Selected Passages from Hungarian-Ottoman Wars between 1372-1699

1587: Nádasdy Ferenc and Zrínyi György’s victory at Kacorlak

Lord Nádasdy

One could already see from the increasing number of Ottoman raids in 1587 that the “peace” period is soon coming to an end. Anyway, the Peace of Edirne was only about „major” campaign: the nature of the Ottoman Empire was to wash away the borders in a ceaseless „small war”. But now, both the Turks and the Hungarians were more active in attacking each other than before.
As for Lord Nádasdy Ferenc (1555-1605), the „Strong Black Bey” or „the Black Knight of Hungary”, he ambushed the castle of Koppány in February and took it. (He, the husband of Lady Báthory Erzsébet, deserves a stand-alone post later.)

Kanizsa castle

On the other hand, the combined forces of the Sanjaks (Ottoman regions) of the southern-Trans-Danubian Region, attacked the area of Kanizsa Castle in August. Bey Kara of Koppány met Bey Sejszüfár (Sásvár) of Szigetvár on 8 August in Szigetvár Castle, along with the beys of Mohács and Pécs Castle. They decided to launch an attack with 5,000 riders around Letenye and Lendva on 13 August. Zrínyi György (or in Croatian, Juraj Zrinski) received intelligence about this plan so he summoned the soldiers of the neighboring castles and summoned Batthyány Boldizsár, Nádasdy Ferenc, Huszár Péter the Captain of Pápa as well.

Berenhidai Huszár Péter, a contemporary drawing

Meanwhile, the Turks were destroying the area undisturbed, killing the garrison of Lendva who were the only ones who tried to resist them. Their heroic death gained time for the Christian forces. Zrínyi, in order to cut the road of withdrawal towards Szigetvár Castle (now in Turk’s hands), had the bridges of the Zala River destroyed and hid 3,000 soldiers around Kacorlak-Gelse, and placed 3,000 troops in reinforcement. It was a typical trap played on the Borderland. The Turks often used it, too. Here is more about the life of Huszár Péter:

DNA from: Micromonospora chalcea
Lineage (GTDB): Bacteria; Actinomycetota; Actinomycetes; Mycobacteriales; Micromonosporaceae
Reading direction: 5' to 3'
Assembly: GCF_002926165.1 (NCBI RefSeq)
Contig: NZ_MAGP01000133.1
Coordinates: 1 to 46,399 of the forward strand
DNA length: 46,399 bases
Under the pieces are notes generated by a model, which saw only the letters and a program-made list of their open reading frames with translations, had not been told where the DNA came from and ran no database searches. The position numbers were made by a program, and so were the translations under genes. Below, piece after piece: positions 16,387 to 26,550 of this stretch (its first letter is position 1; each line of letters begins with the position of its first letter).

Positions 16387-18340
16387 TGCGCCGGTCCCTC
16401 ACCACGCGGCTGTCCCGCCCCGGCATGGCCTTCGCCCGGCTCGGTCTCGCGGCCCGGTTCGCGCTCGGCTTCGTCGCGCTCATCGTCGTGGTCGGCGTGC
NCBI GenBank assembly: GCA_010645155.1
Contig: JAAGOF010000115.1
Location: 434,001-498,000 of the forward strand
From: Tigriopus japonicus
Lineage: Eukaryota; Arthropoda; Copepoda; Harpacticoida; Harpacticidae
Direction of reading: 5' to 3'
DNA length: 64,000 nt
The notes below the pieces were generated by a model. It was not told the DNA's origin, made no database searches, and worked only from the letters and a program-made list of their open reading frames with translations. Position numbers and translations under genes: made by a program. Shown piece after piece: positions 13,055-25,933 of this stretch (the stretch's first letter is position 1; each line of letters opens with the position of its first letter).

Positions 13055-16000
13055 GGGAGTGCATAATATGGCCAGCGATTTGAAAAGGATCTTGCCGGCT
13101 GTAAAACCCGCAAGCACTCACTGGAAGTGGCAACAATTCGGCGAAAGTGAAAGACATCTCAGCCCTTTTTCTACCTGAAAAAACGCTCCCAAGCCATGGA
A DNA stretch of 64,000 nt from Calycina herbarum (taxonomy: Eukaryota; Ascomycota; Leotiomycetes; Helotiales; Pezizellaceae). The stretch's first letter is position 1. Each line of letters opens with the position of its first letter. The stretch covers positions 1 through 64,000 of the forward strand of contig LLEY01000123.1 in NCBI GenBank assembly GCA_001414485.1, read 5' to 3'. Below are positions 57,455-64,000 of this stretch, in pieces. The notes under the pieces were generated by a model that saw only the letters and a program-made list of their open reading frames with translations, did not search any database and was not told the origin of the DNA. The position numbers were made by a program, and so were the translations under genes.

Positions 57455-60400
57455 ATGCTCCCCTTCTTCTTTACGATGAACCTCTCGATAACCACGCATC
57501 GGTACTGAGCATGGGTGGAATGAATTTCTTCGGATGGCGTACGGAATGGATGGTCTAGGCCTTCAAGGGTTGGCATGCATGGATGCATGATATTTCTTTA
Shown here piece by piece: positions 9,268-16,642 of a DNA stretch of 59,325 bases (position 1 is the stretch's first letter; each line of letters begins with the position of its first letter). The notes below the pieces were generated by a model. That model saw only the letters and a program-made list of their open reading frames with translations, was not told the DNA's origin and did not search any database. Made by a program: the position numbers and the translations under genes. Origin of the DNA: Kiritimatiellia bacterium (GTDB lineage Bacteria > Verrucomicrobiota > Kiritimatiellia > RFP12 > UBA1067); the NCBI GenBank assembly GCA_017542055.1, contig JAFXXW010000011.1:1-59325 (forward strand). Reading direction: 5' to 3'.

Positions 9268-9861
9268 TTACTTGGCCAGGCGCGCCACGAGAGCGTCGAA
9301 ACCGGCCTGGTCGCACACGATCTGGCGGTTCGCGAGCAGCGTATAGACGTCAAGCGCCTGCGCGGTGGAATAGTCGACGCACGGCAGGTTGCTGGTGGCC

When the Bey saw the ruined crossing places, he realized the trap so he decided to sally out. Yet, the attempt was failed in the early morning and they were caught between two fires. A fierce battle has been developed and finally, the troops of Zrínyi have pushed the enemy into the Zala River.

Hungarian cavalryman (drawing: Somogyi Győző)

Meanwhile, German and Hungarian musket-men were shooting at them from the opposite bank so only a very few of the Turks could flee. More than 2,000 Turks fell and 1,300 were captured. The Hungarians could take the supplies and the booty as well.
Many chief Turks fell on the battlefield, like Bey Szinan of Mohács or Bey Hasszán of Koppány. Many of them were captured, like Bey Naszuf of Berzence or Bey Ali of Pécs, along with many Ottoman officials, beys, and aghas. The ill-reputed Sehszüvár could hardly flee across the marshlands.

Several hundreds of peasants arrived on the following day to bury the dead.  The prisoners of war were taken to Kanizsa, they were to be ransomed in exchange for lots of money. It was an important victory and it was celebrated all over the country, and Zrínyi was declared its main hero.

Lord Zrínyi György (Juraj Zrinski)

This time, the Court from Vienna (Prague, in fact) sent nice words of praise to the commanders. (In other cases, they had always threatened the Hungarians with punishments in case they raided the Turks.) The career of Bey Sehszüvár has been finally broken with this defeat and he was summoned to Istanbul where he was arrested. Yet, he was able to buy himself out with his money. Shortly after this, he died suspiciously; Balassi Bálint suspected that he may have been poisoned.  Here I wrote more about the renegade Bey Sasvár:

Source: Nádasdy Banderium and Szibler Gábor

Here, you can read more about the Zrínyi family:

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